Blockade of Port Sudan: What’s Behind It and What Can End It

Sudanese protesters gather outside the main entrance to the southern port in Port Sudan. Ibrahim Ishaq/AFP via Getty Images

An ongoing blockade of Sudan’s main port by political protesters is putting a huge strain on the country. The Sudanese government says it’s at the point of running out of essential medicines, fuel, and wheat. Sudan is still going through a finely balanced transition following the overthrow of Omar al-Bashir in April 2019. Political expert, Abdu Mukhtar Musa, provides insights into who’s behind the blockade and why it’s been a challenge in getting it lifted.

Who is behind the blockade of the Port of Sudan?

The blockade is a reaction to the procrastination on the part of the central government of Khartoum to respond to the demands of the people of the eastern region of Sudan.


They are represented by Sayed Tirik, their major tribal leader. He is chairman of the “High Council for the Tribes of the Beja” – composed of six tribes – who live in the north-eastern part of Sudan.

They have put forward some demands as conditions to terminate the two-week-long blockade of the port. Chief among them is the cancelling of the Juba Peace Agreement which was signed in October 2020. They believe that it underestimated the injustice inflicted on the region by the successive central governments of Khartoum since independence.

There are also a number of theories circulating in Khartoum about the blockade. Among them there are:

  • that people close to the deposed militant Islamists’ regime are staging a “counter revolution”,
  • that members of the military component of the Transitional Council of Sovereignty who remain loyal to the toppled President Omar Al-Bashir are involved. The silence of the military component of the Transitional Council of Sovereignty has increased suspicions about a counter revolution.

These rumours have been fuelled by the attempted coup d’état on September 21 which was thwarted by the military.

What are the grievances against the government?

They believe that the government has neglected their demands particularly when it comes to sharing power and wealth and their fair representation in the central government. Their demands also include:

  • deposing the cabinet of Prime Minister Abdallah Hamdok and replacing him with a technocrat,
  • the dismantling the system of the toppled regime,
  • cancelling the Juba agreement which was signed October 3, 2020. This gives the eastern region some concessions which the leaders of the blockade consider far below their aspirations;
  • allocating appropriate share for the eastern region from the revenues of the region.
  • suspending any ongoing projects in the region, including in mining and agriculture, until an agreement is reached about how the region will get a fair share.

Are their grievances justified?

Yes, to a great extent. But the means they have pursued are not acceptable. The blockade will harm the entire nation instead of only disturbing the ruling elites.

In my view the leaders of the protest should strike a balance. They need to put pressure on the government to respond to their demands. But they need to do so without throttling the national economy. The blockade is stopping the flow of imports and exports of the country through the main Port of the Sudan. The cabinet said earlier this week that the country was running out of basic commodities notably essential medicines, fuel and wheat.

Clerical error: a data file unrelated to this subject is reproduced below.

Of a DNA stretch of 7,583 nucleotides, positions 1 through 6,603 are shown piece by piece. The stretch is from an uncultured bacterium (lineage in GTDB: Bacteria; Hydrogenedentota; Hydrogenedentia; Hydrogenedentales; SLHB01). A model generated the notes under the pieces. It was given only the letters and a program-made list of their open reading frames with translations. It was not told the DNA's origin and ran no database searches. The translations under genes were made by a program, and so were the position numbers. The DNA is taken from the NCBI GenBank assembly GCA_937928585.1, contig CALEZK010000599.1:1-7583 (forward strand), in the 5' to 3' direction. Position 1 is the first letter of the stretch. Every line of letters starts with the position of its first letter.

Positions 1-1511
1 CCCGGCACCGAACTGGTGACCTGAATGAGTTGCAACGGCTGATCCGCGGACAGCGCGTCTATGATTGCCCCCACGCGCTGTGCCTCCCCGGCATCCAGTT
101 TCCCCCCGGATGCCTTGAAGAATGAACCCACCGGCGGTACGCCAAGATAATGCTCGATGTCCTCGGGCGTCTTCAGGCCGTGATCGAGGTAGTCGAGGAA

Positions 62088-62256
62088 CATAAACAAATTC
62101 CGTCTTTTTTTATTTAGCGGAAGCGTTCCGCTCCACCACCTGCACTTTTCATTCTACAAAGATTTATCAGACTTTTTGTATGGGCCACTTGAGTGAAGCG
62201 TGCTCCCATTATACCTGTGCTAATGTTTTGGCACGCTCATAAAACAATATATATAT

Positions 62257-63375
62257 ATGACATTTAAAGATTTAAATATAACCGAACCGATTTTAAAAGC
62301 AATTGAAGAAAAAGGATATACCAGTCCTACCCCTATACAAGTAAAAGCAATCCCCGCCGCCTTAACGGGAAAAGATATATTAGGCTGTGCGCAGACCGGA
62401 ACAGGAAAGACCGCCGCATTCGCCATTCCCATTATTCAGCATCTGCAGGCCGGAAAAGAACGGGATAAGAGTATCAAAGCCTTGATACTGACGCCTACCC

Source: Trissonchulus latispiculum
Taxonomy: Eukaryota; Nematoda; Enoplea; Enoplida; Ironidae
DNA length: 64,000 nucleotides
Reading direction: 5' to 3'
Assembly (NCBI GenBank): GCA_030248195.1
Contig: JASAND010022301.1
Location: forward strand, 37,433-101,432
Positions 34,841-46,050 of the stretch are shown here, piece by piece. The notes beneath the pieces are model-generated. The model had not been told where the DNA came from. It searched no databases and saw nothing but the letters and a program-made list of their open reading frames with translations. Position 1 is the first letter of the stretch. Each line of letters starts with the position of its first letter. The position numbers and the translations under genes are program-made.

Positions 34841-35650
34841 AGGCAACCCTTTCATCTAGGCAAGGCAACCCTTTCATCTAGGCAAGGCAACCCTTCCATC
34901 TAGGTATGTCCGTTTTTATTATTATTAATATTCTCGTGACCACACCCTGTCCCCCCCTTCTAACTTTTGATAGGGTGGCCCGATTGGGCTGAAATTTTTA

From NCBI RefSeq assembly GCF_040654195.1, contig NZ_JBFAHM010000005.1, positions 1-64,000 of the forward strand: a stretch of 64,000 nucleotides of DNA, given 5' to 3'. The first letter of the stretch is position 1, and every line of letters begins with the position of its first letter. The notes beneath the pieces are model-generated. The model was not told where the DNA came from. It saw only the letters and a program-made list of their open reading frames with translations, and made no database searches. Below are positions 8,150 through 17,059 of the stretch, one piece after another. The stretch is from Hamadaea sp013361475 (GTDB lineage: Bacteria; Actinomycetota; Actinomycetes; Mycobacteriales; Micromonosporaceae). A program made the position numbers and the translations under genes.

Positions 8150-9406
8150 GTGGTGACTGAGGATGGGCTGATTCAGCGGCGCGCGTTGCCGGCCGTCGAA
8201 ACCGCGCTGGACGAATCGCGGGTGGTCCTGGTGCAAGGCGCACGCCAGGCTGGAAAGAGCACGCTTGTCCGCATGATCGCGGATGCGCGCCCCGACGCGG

This suggests that Sudan is on the brink of a damaging crisis that may trigger popular discontent against the government.

The blockade is putting the government in a critical situation. It’s adding more problems to a country that has a great many. People’s living conditions are bad. And there are serious tensions in the civil-military relationship. This is bound to affect the mutual trust between the two components of civil-military alliance of the transitional government.

What must be done to resolve the situation?

It’s a fact that the eastern region suffers from relative deprivation and marginalisation. But it is also true that the means the tribal leader is pursuing are not logical nor acceptable.

In addition, it’s clear that Tirik doesn’t represent the whole region nor is he supported by all ethnicities. The eastern region is a home for about 17 tribes besides the Beja – to whom Tirik belongs.

There are also other stakeholders, such as civil society organisations, political forces, religious groups, and the Native Administration (traditional tribal administrative system). According to the Juba agreement which was signed October 2020 all components of the region are to take part in discussing the problems and demands of their region in one common forum. But, the High Council of the Beja Tribes persists on having its own forum to channel its demands – aloof from other groups and components of the eastern region.

The government should take the following steps:

  • Reject the tribalisation and politicisation of people. The central government has to declare its refusal to deal with any tribal leader. And that it won’t approach problems (or demands) on ethnic lines.
  • Invite communities and all forces of the eastern region to send representatives to negotiate in one forum to discuss possible alternative solutions. The invitation should go out to civil society organisations, political parties, trade unions and native administrations.
  • Declare the blockade a threat to the national security of the country.
  • Declare a state of emergency in the eastern region.
  • Name a technical committee to work out a strategy for a comprehensive solution to the eastern question.The Conversation

Abdu Mukhtar Musa, Professor of Political Science, University of Khartoum

This article is republished from The Conversation under a Creative Commons license.

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